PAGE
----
Under-represented populations would be included in clinical trials and a larger segment of the population could benefit from and have awareness of these innovations.
Patients’ needs will be addressed via updates to existing products.
Patients will benefit from using high quality medical devices.
Understand Diverse Health Care Needs and Patient Populations
As an industry, we acknowledge that the most important part of our work is to create technology that improves patient health outcomes. This involves the development of innovative technologies as well as understanding the needs of all the patients the products will treat.
- Compare current study population to real-world populations: Are the patients that are most likely to have the condition included in your current study populations?
- Use real-world data (RWD) to help shape your study design and better understand patient populations: Identifying and using real-world datasets that are diverse can help identify potential health disparities and promote health equity.
- Understand how the diversity of your clinical investigators and institutions influence the diversity of your studies: Build diverse research networks may require sponsors to create partnerships with new investigators and health care organizations committed to serving diverse populations—a key consideration in addressing patient access, trust, enrollment, and retention barriers.
Establish the Current Baseline and Set a New Benchmark
- Identifying the current industry baseline: Various sources such as clinicaltrials.gov can be used as a resource to understand the trials within a therapeutic area, the current industry baseline, create benchmarks for improvement, and identify possible research sites with more diversity.
- Examine the limitations of the current data sources: Data sources also reflect some of the health inequities within the current healthcare system. Evaluate limitations of the dataset you are using to inform your strategy. For example: What is the source of the data? Are there regional limitations? Is race/ethnicity coded? What is the age distribution? Are there unexpected gender differences? Consider identifying datasets that incorporate measures of social determinants of health (SDOH) 6, which can help further your understanding of the patient population that you are trying to serve and address the needs of those communities.
- Start collecting data and evaluate ongoing clinical trials: Don’t wait to start collecting information. Don’t let the perfect be the enemy of good and delay action. Collecting information on trials currently underway can be used to identify strengths and areas for improvement. If discrepancies are observed, the first thing to do is to identify if the current trial can be adjusted. Use this information to shape future studies.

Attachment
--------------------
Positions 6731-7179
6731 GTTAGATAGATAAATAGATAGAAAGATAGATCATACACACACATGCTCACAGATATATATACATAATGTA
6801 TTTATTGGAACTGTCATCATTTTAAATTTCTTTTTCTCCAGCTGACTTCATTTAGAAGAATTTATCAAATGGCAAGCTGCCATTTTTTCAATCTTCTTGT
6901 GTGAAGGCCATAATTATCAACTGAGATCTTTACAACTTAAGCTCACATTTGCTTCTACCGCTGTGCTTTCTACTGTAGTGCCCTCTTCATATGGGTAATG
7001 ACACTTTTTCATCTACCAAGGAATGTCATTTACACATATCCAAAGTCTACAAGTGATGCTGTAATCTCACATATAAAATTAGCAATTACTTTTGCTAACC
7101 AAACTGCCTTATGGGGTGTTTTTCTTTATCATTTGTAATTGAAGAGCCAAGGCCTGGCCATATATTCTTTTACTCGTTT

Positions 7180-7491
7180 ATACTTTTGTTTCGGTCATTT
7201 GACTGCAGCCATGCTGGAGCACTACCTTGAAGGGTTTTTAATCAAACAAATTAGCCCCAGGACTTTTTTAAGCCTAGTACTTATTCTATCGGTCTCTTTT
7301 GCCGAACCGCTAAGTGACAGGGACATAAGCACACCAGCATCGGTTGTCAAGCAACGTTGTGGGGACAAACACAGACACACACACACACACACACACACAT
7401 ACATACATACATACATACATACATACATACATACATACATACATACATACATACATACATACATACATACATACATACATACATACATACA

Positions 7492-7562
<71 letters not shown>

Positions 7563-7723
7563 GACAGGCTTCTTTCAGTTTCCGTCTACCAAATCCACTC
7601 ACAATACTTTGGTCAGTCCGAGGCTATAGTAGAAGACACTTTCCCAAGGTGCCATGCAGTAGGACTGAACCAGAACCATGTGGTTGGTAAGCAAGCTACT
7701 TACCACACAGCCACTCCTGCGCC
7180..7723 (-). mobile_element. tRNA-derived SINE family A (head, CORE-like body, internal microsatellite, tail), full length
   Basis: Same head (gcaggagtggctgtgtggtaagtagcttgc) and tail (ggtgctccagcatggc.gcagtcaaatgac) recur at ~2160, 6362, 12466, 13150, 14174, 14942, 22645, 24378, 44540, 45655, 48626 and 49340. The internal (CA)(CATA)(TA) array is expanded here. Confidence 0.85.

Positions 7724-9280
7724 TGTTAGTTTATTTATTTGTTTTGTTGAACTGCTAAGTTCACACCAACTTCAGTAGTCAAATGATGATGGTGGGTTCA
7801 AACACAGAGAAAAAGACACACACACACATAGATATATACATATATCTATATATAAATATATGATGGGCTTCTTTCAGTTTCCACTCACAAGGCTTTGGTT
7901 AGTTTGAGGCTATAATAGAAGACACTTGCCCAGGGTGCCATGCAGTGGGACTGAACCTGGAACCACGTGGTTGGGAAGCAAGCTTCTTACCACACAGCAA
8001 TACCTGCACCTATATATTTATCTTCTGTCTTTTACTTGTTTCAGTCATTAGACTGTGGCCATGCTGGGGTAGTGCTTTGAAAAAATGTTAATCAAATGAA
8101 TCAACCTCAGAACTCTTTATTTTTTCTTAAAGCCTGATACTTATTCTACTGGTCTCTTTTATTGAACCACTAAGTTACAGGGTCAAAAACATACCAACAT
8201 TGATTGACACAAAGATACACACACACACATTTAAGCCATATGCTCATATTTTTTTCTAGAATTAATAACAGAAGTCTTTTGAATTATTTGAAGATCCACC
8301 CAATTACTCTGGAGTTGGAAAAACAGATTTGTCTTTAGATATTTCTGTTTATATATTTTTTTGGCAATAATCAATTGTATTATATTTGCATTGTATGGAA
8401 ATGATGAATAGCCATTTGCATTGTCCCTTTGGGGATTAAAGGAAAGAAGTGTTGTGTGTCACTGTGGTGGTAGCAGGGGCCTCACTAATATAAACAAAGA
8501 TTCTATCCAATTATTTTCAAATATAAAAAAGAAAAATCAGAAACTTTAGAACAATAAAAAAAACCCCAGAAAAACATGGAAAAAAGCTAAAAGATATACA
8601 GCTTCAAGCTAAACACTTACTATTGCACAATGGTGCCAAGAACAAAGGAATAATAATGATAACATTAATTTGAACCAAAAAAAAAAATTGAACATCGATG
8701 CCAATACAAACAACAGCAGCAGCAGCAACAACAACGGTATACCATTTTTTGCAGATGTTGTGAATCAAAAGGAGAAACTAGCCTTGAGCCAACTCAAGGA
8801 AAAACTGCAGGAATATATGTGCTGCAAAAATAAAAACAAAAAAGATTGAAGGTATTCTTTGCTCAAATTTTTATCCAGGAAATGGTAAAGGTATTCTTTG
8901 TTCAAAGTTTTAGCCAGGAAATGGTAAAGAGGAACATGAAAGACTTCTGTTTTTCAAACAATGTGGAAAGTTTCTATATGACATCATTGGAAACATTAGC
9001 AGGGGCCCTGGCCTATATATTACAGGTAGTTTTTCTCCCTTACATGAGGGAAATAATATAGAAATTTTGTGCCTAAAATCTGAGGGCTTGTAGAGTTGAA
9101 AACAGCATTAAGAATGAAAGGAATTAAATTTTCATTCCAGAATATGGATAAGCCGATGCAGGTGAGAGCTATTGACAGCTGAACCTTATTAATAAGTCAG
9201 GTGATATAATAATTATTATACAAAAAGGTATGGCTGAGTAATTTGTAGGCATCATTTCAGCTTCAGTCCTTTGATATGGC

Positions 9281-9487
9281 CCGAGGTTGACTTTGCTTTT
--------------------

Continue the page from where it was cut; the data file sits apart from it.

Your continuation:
- Set internal goals: Establishing internal benchmarks, informed by evidence, can drive discussions about the need for more representative clinical trial populations. This information, in combination with the more granular subpopulations (subject to any regulatory requirements), can help sponsors identify potential enrollment targets for studies.
Plan for Diversity in New Clinical Trials
Current research, development strategies and the way in which they are implemented have long histories for many companies—including relationships with clinicians, facilities, and researchers. Examining current practices may identify gaps that undermine efforts to capture more representative patient populations in your studies. Sponsors should consider:
- Working with their current sites to improve the diversity of enrollment. This is likely to require more direct and clear communications about the importance of diversity for the study with the principal investigators (PIs).
- Helping current sites and PIs support changes in their research programs. Researchers may benefit from additional support including the development of cultural and linguistically appropriate outreach and study information/materials.
- Thinking about the best method for attracting the range of patients needed. This may mean considering additional and alternative sites, if current sites are not best suited to recruit and/or retain diverse participants.
- Identify areas where the study design is inadvertently reducing diversity. Aspects of your study design (e.g., inclusion/exclusion criteria, follow-up visits requirements) may undermine efforts to increase diversity in enrollment. Consider using tools like RWD to shape inclusion and exclusion criteria to ensure they are targeting the array of patients impacted by the medical device (e.g., data from the Centers for Medicare & Medicaid Services (CMS)). Logistical challenges like limited office hours and locations may lead to loss of patients for follow-up.
Strategies for Recruitment of Diverse Populations
Accomplishing successful recruitment not only requires us to potentially modify and rethink our research partnerships to include sites that serve diverse patient communities, but it also requires sponsors to be more proactive in efforts to engage with patients to communicate the value of research. Recruitment information should be readily accessible by patients and easily understood. It should be culturally sensitive and available in several languages and dialects depending upon the diversity of the area and the diversity of patient population. Establishing longstanding mutually respectful patient-clinician relationships is important for establishing trust in diverse communities. Patient outreach and trust building opportunities between clinicians and communities before clinical trials start is vital for successful enrollment.